If improvements are identified or the installation is found to be adequate, the approved supplier and installer do not need to take any further steps. These findings mean the system is compliant and has been installed satisfactorily. We do, however, encourage approved suppliers and installers to action the information and guidance provided where improvements have been identified.
Step five: Rectifications needed
At this step Solar Victoria sends a rectification notice to the retailer. Rectifications are needed if the auditor rates the installation as “Unsafe” or “Needs rectification.” This notice provides 30 days for the retailer to rectify identified issues.
The supplier will be given information about:
- how the installation does not comply with safety and quality standards
- what is required to resolve this non-compliance
- the matter being referred to Energy Safe Victoria and the Clean Energy Council to determine if further action is needed.
The approved supplier must contact the customer within seven days to arrange a time to complete any rectification works.
We will then review the provided evidence and change the job status to rectification complete.
Step six: Rectifications completed
At this step the approved supplier advises Solar Victoria that all rectification work is complete (within 30 days) and emails evidence of satisfactory rectification works to firstname.lastname@example.org.
We will then review the provided evidence and change the job status to "Rectification complete".
If we have any follow-up questions, we will change the status of the audit to “Additional information required” and will contact the approved supplier.
Step seven: Performance reporting
At this step Solar Victoria aggregates audit data and advises the approved supplier of their performance and any actions they will need to take to improve future performance.
If audit findings are unacceptable, Solar Victoria can make decisions about whether individuals or companies may continue to take part in the Home Heating and Cooling Upgrades Program.
Some issues will be considered by an audit safety committee. The committee includes members from
- Solar Victoria
- WorkSafe Victoria
- Energy Safe Victoria
- Victorian Building Authority
- Consumer Affairs Victoria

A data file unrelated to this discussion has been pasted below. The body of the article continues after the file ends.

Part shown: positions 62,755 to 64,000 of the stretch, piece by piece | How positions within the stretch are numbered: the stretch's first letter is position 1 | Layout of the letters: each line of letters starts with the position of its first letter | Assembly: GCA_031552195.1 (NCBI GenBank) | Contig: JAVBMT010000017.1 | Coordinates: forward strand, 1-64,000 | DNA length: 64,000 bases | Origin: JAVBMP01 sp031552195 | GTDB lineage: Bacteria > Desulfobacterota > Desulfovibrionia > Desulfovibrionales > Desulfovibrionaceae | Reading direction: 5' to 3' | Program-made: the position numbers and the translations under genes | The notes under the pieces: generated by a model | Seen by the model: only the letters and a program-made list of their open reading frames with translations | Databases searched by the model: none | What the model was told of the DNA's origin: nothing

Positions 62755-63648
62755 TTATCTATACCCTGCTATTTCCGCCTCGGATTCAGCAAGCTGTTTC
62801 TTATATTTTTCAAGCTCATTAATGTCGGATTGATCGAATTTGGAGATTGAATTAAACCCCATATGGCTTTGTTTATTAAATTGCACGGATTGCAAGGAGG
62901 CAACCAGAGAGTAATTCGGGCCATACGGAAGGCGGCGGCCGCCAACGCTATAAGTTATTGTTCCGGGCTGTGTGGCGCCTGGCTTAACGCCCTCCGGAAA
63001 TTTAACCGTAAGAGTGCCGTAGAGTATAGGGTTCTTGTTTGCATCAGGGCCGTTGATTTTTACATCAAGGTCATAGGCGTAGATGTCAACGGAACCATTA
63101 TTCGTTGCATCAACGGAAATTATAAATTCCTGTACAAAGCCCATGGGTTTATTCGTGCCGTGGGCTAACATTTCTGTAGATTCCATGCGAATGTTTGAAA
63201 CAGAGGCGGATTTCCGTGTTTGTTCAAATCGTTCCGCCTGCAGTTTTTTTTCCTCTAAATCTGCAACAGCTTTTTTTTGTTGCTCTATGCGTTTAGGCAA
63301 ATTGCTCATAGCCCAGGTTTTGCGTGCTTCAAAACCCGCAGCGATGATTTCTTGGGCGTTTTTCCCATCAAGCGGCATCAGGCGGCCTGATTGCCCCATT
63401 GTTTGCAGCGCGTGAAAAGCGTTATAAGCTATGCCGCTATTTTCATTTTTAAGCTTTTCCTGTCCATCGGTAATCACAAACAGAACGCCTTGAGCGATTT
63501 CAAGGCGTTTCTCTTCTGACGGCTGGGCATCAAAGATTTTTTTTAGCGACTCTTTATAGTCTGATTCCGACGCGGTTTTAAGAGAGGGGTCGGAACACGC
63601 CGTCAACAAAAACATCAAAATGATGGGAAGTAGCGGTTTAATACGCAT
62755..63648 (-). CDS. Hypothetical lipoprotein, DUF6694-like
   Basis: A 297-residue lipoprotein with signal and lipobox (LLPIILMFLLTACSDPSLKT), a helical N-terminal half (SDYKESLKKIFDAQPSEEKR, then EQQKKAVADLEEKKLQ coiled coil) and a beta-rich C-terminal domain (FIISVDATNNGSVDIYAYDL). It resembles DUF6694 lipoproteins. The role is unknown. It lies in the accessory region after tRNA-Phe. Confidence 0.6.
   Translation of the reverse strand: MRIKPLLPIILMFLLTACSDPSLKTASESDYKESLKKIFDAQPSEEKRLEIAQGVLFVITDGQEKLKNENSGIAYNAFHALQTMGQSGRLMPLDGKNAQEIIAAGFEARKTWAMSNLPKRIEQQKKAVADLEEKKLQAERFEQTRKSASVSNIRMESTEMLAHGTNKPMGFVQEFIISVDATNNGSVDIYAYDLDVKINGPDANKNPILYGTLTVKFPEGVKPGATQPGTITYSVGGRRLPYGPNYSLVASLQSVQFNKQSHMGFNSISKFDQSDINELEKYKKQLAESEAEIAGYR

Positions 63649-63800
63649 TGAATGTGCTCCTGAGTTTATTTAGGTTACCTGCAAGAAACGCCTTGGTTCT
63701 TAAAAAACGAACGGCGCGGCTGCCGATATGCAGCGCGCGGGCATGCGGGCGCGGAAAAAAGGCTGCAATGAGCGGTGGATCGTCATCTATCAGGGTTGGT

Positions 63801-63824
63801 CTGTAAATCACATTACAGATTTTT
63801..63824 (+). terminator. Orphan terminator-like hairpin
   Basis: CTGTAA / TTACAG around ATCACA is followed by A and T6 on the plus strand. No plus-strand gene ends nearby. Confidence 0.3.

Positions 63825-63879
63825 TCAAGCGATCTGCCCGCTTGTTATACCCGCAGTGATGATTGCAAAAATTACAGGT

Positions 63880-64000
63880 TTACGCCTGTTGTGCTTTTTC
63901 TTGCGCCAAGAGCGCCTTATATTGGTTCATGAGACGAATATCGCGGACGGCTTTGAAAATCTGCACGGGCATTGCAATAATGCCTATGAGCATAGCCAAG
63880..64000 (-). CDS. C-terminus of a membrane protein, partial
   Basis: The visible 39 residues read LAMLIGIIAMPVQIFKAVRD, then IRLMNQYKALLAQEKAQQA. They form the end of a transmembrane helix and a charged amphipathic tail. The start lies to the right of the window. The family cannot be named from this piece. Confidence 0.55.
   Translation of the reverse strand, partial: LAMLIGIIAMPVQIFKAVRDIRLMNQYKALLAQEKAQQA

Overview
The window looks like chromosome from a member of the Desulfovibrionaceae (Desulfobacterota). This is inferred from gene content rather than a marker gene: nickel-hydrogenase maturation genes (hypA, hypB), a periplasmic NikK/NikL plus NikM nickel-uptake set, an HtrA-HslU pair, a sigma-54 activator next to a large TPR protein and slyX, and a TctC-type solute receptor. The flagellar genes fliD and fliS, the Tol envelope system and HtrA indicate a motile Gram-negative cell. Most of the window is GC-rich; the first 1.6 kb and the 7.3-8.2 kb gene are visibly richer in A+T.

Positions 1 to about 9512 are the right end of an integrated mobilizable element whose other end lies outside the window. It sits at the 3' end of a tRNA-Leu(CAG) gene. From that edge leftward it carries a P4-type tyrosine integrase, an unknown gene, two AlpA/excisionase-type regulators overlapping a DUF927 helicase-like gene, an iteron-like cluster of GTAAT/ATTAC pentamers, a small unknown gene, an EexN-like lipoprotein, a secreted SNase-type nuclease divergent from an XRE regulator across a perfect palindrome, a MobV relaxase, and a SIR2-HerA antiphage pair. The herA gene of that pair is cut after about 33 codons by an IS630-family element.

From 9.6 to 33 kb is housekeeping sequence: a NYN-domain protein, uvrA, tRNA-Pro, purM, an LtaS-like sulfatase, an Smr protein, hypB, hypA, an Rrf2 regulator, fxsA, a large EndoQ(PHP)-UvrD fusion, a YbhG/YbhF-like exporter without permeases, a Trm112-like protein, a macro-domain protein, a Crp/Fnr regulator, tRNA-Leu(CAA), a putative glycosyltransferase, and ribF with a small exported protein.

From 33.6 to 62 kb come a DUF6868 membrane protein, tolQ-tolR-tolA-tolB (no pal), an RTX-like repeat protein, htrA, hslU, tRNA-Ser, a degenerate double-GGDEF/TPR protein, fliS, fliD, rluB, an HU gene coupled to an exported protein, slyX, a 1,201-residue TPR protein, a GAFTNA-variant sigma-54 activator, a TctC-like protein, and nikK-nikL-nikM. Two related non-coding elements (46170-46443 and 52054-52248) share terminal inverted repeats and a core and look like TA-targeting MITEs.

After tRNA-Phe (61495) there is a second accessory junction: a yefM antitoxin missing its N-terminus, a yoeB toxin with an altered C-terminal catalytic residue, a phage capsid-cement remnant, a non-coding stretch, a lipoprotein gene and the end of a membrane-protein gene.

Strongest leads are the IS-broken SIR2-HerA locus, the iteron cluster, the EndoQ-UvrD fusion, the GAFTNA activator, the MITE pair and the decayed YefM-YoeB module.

This group will consider any action already taken by individual agencies and determine whether the matter needs to be referred to Solar Victoria for further action.
Others notified of unsafe installations
If a reverse cycle air-conditioner installations is found to be unsafe, or has major non-compliance issues that require rectification, we will inform Energy Safe Victoria and the Victorian Building Authority.
Other checks on reverse-cycle air conditioners
In addition to the Home Heating and Cooling audits, a Licensed Electrical Inspector (LEI) will carry out an electrical inspection where a switchboard upgrade was done, and a Certificate of Electrical Safety (COES) issued prior to the system being connected to the distribution network.
See the Energy Safe Victoria website for:
- ESV fact sheet – Solar Victoria Home Heating and Cooling Upgrades Program.
- COES flowchart – Solar Victoria Home Heating and Cooling Upgrades Program.
Common electrical defects in installations
Energy Safe Victoria has developed industry guidance to help registered electrical contractors and licensed electricians address the top five electrical defects identified through these audits and with ESV’s Certificate of Electrical Safety data.
How to provide feedback on audits
We welcome your feedback. Approved suppliers and installers whose installations have undergone an audit should first provide feedback or raise any concerns with the auditor through TechSafe Australia at email@example.com.
Please email Solar Victoria at firstname.lastname@example.org if:
- your concerns can't be resolved with the auditor
- you would like to escalate this to our panel of technical experts to consider your feedback on an audit item.